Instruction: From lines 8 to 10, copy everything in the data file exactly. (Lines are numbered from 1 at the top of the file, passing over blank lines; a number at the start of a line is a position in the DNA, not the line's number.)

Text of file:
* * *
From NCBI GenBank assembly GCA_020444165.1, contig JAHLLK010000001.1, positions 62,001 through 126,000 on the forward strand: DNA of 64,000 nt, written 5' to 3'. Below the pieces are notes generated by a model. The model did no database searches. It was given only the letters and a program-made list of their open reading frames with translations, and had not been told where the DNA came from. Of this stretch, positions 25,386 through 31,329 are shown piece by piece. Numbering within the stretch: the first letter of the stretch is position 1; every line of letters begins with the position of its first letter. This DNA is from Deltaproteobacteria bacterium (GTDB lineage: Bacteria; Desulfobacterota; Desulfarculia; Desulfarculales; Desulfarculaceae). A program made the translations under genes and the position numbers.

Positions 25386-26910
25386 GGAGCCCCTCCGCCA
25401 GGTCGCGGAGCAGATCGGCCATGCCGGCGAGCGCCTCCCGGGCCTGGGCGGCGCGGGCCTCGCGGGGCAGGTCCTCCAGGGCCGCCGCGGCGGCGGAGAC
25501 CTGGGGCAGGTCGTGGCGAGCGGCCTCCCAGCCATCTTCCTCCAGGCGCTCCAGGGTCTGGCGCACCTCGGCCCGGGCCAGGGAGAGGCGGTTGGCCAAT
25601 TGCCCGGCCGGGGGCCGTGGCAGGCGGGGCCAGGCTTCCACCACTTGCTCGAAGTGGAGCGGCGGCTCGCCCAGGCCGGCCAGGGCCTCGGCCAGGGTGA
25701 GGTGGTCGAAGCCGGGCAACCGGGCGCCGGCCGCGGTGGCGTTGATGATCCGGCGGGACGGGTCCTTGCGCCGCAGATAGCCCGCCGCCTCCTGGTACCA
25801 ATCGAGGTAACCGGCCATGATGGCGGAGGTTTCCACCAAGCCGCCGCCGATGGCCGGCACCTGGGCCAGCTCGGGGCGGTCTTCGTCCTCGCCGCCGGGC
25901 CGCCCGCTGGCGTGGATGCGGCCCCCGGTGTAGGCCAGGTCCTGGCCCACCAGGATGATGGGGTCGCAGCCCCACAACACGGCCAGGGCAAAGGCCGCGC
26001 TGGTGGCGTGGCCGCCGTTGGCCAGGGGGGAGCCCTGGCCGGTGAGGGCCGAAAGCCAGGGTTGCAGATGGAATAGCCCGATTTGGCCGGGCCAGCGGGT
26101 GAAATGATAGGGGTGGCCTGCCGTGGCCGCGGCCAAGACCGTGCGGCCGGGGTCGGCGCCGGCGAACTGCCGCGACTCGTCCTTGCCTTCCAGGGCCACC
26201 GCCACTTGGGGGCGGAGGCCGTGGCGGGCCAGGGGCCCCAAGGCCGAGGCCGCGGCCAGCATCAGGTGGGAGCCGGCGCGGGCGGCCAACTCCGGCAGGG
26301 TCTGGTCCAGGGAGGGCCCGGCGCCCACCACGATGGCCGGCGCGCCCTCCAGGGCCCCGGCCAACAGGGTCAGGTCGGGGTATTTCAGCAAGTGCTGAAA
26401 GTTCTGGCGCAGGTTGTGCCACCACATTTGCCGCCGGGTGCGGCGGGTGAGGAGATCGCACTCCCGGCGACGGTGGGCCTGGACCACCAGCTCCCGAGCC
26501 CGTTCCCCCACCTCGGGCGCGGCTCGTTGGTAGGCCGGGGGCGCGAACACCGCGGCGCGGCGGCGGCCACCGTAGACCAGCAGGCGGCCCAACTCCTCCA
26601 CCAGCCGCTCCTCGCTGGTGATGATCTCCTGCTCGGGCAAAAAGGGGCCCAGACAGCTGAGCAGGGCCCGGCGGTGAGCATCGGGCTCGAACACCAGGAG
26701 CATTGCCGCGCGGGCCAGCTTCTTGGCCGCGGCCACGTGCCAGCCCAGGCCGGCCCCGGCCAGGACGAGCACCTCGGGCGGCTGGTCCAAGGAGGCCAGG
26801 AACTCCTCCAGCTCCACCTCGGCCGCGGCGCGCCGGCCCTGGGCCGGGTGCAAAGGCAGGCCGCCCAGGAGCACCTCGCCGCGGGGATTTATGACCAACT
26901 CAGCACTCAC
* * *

25801 ATCGAGGTAACCGGCCATGATGGCGGAGGTTTCCACCAAGCCGCCGCCGATGGCCGGCACCTGGGCCAGCTCGGGGCGGTCTTCGTCCTCGCCGCCGGGC
25901 CGCCCGCTGGCGTGGATGCGGCCCCCGGTGTAGGCCAGGTCCTGGCCCACCAGGATGATGGGGTCGCAGCCCCACAACACGGCCAGGGCAAAGGCCGCGC
26001 TGGTGGCGTGGCCGCCGTTGGCCAGGGGGGAGCCCTGGCCGGTGAGGGCCGAAAGCCAGGGTTGCAGATGGAATAGCCCGATTTGGCCGGGCCAGCGGGT